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We've all been guilty of distracted driving before. Whether it's talking on the phone, texting and driving, or yelling at the kids in the backseat, there's a lot more than just driving going on in most vehicles. I blame it on the fact that our lives are busier than ever post-pandemic. Between all of our commitments, our vehicles have turned into our second homes.

It's not unusual for a parent to feed their family a drive-thru dinner in the car on the way to little Johnny's ball game. Nor is it unusual for someone to grab a burger on the way to their next meeting. But does that make you a criminal?

Is eating while you're driving legal in Louisiana?

The Louisiana Highway Safety Commission describes distracted driving as 'any activity that takes a driver’s mind off of the task of driving, hands off the steering wheel, or eyes off the road is considered a distraction.' Clearly, eating while you drive is a form of distracted driving, but is it illegal? Most of Louisiana's distracted driving laws are in regard to texting and driving and handheld cell phone use. Currently, there are NO laws on the books prohibiting eating while driving in Louisiana.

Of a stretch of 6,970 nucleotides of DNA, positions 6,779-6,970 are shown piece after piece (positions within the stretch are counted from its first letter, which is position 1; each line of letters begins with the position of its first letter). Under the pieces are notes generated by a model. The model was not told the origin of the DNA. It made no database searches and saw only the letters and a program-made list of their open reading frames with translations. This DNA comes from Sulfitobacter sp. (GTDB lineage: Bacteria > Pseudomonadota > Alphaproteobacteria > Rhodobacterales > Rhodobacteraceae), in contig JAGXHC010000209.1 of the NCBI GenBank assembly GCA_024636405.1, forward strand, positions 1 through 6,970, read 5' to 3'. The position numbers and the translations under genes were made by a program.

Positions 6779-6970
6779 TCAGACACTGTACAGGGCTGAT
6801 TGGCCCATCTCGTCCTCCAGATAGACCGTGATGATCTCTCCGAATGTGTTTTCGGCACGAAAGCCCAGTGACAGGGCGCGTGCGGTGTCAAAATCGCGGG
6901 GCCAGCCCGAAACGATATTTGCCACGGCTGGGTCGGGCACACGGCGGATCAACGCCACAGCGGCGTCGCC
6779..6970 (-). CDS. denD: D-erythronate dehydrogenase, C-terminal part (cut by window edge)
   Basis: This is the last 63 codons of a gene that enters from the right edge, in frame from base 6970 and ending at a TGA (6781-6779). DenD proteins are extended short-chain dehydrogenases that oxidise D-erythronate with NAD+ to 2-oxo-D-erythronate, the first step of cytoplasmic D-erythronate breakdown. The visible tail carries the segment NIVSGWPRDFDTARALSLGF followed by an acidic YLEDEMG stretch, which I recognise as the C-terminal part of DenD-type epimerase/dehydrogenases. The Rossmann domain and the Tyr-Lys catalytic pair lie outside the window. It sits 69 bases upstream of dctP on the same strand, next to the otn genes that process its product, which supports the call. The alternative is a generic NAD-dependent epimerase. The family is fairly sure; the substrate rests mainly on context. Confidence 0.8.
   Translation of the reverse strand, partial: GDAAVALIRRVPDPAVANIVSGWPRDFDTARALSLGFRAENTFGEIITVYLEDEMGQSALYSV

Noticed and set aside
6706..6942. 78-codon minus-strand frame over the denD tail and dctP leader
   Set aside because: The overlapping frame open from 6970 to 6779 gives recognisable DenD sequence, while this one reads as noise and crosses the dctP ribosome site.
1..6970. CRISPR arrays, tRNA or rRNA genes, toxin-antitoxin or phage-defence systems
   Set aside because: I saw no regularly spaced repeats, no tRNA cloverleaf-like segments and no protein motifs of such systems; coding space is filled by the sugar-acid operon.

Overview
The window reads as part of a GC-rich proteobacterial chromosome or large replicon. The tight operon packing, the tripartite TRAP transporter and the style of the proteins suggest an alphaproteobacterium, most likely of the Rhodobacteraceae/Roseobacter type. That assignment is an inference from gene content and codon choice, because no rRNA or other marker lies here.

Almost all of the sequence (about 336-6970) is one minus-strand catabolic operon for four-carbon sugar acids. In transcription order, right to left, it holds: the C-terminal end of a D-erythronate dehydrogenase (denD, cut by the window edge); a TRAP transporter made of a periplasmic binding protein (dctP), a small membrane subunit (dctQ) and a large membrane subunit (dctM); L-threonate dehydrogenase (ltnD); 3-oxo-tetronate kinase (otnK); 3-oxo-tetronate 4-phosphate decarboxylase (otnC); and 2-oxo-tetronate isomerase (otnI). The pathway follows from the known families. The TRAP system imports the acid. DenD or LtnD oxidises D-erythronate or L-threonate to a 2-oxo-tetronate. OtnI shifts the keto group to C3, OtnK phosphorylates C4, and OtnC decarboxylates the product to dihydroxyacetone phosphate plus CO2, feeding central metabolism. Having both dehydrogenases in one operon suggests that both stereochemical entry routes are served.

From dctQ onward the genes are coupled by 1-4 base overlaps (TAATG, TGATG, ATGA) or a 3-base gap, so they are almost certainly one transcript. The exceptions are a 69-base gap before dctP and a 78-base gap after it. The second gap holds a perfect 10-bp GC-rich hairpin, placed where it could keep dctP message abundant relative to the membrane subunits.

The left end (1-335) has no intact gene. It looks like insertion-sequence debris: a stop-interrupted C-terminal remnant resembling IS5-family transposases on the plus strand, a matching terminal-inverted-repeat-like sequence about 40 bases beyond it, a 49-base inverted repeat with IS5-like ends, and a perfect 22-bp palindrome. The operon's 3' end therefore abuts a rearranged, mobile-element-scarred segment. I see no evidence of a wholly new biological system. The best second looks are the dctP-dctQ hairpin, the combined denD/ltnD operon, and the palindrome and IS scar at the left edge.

A police office on the side of the road as he writes a ticket.

According to, these are the things prohibited by Louisiana distracted driving laws.

  • Reading, writing or sending text messages

  • The use of social media

  • Drivers under the age of 16 are not permitted to use wireless devices, even if hands-free.

  • The use of cell phones and other portable electronic devices is prohibited in active school zones.

  • Cell phone use is prohibited for drivers under the age of 18, drivers with learner’s permits, and new drivers of any age for one year after receiving their license.

In short, while eating and driving isn't illegal in Louisiana, it's still distracted driving. Keep this in mind next time you reach for a french fry in the fast food bag on your passenger seat while trying to open that ketchup packet going 70 mph down I-49... reports that, 'Drivers with food or drink distractions are 3.6 times more likely to be involved in a collision than drivers who do not eat and drink while driving.' Now that's food for thought!

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